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Fix the system!

Published:Sunday | February 28, 2010 | 12:00 AM

Anderson-McLean calls for multi-sectoral approach to deal with the many problems facing Jamaican children

Daraine Luton, Senior Staff Reporter

OUTGOING CEO of the Child Development Agency (CDA), Alison Anderson-McLean, has called for a multi-sectoral approach to the care of the nation's children.

Anderson-McLean, who has submitted her resignation as head of the CDA, said the current approach is too fragmented and does not effectively cater to children in need.

She argued that the non-existence of minimum standards and the shifting of the goalpost with regard to responsibility serve only to create scapegoats for a systematic problem of the State failing its children.

"We need multi-agency teams. We can't work in silos anymore. That is the signal lesson we have learnt out of recent tragedies," Anderson-McLean said.

"Everybody is involved - fire-O, police-O, doctor-O, psychiatrists-O, social worker-O, children's officer-O, CEO ... every-O. That's my mother talking and you know she is reading the riot act once you hear the O," she added.

Fuelling blame

The CDA head was the guest speaker at yesterday's opening ceremony for Optimist International, Caribbean District conference at the Knutsford Court Hotel in St Andrew.

While she did not point directly at the Armadale tragedy, Anderson-McLean said the absence of a clear framework and minimum standards serve only to fuel a blame game of culpability.

"What we need is long-term and consistent support from both Government and civil society," Anderson-McLean said, as she outlined the job she said remains to be done in modernising care for children.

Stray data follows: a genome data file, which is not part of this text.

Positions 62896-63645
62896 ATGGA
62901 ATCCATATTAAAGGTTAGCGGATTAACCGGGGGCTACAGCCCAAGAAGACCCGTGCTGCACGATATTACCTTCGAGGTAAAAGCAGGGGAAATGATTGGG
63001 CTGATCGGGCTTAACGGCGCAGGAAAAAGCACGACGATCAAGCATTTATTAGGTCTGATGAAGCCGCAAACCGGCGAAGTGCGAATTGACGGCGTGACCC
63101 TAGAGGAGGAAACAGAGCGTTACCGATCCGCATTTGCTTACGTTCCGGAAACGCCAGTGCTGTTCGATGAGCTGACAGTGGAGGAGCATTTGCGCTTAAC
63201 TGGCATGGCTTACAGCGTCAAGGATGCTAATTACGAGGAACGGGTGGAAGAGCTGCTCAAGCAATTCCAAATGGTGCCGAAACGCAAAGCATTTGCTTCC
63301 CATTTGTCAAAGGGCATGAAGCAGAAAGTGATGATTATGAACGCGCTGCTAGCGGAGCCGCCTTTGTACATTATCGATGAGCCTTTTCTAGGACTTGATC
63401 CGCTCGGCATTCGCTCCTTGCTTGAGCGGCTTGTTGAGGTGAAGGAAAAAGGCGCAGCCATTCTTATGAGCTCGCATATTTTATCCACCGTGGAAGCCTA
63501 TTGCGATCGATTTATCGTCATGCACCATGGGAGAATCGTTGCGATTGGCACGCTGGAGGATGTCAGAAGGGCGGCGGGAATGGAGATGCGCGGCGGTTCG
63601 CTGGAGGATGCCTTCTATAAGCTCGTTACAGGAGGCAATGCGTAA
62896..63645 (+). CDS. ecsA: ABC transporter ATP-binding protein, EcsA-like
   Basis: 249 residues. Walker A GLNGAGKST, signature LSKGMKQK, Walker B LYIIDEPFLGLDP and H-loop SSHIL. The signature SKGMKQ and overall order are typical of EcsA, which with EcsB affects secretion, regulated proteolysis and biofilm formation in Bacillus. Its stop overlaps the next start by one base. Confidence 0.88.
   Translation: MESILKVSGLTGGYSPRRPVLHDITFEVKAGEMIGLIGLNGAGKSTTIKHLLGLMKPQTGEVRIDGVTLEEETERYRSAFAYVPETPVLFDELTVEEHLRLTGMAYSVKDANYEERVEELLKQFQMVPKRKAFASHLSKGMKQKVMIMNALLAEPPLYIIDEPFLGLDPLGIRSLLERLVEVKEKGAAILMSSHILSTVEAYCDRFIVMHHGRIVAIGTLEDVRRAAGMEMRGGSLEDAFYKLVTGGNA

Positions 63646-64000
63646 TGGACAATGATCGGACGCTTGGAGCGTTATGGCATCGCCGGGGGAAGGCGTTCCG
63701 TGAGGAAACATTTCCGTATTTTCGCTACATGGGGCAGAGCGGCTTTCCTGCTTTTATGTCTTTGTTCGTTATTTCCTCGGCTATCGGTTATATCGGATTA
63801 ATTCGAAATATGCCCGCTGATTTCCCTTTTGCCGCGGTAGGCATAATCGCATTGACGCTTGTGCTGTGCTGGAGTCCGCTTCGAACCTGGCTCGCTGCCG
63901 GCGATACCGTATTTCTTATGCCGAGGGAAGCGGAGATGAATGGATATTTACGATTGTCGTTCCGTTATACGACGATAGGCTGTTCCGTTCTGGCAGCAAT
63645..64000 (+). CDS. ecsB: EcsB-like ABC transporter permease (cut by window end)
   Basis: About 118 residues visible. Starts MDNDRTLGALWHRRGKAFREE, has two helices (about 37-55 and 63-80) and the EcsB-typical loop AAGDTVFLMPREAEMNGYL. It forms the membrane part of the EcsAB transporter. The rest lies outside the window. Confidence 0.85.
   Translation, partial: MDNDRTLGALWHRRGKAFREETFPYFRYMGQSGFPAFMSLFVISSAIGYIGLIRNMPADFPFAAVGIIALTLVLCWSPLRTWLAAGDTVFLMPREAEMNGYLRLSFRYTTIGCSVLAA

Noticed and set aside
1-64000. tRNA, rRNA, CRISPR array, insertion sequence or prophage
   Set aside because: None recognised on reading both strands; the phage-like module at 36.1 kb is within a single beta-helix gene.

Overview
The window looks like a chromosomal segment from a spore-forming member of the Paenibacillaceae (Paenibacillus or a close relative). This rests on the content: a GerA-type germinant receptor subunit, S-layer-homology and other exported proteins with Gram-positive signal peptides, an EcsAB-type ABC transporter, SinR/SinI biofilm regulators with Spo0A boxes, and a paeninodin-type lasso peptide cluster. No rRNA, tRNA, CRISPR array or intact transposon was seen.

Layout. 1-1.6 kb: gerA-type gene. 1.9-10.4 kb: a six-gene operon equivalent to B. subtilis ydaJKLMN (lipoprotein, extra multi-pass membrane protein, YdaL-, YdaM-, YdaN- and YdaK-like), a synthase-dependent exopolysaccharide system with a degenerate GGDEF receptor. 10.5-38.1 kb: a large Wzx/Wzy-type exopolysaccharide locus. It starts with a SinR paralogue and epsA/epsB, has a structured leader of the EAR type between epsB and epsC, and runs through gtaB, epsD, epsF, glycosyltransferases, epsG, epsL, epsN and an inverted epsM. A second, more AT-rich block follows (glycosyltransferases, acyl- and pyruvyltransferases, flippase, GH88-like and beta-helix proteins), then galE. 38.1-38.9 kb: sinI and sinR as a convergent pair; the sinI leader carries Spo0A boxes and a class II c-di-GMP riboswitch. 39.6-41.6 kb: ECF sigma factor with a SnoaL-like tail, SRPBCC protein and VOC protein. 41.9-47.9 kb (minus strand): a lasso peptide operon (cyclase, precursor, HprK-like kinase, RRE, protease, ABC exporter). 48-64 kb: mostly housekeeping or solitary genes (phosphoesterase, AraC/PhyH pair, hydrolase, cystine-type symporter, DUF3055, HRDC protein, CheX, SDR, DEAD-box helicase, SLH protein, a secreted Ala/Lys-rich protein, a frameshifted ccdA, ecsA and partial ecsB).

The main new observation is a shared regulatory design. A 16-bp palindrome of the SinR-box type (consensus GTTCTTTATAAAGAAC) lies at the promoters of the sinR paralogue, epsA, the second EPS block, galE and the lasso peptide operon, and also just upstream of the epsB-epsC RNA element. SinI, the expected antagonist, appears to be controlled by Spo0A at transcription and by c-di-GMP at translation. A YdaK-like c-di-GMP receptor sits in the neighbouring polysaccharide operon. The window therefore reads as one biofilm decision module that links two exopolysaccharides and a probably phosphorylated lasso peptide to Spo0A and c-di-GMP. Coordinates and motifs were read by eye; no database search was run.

"We need protocol that tells us how to work together because that is the only way you are going to have quality assurance. If the requirements are not written down, there can be no conformance, and we need a declaration of commitment to multidisciplinary collaboration," Anderson-McLean said.

Recently, the Armadale report, authored by retired justice Paul Harrison following the commission of enquiry into the May 2009 fire at the juvenile correctional institution which left seven girls dead, was scathing in its criticism of state agencies.

"There were breaches of duty and administrative errors by the Department of Correctional Services, indifferent and insensitive actions by public officials, troubled and unruly girls further traumatised by uncaring adults, unjust treatment of girls, impulse and unlawful action by a police officer and the absence of any structured safety system in an emergency at Armadale.

"Those factors, among others, combined with the negligent actions of the public officials, made inevitable the tragedy of Armadale," the report concluded.

End crisis reform cycle

Yesterday, Anderson-McLean was strident as she urged the Government to put in place "a strategic vision for a coordinated, well-run child protection system". She said that if this is not done "we are going to continue the cycle of crisis reform".

Citing financial and staffing constraints at the CDA, Anderson-McLean said one social worker has as many of 120 cases. She said that it would cost four to six times more than is being spent now to properly address problems facing the nation's children.

Anderson-McLean also told the Optimist Caribbean conference that most of the children in care now have "severe and often intractable problems" as a result of socio-economic issues with which they are faced in their homes and communities.

Reeling off statistics which painted a picture of battered children, Anderson-McLean said four in every 10 children are living in poverty, and one in every five children between the ages of 14 and 19 have reportedly been forced to have sex.

She said that more than 60 per cent of rape victims since 2000 are under 20 years old, while 25 per cent of adolescents do not feel 100 per cent safe in their communities.

The outgoing CDA head argued that there is an urgent need to reduce the number of children in residential care, as well as to formulate a strategy to reduce the length of stay of children in residential care.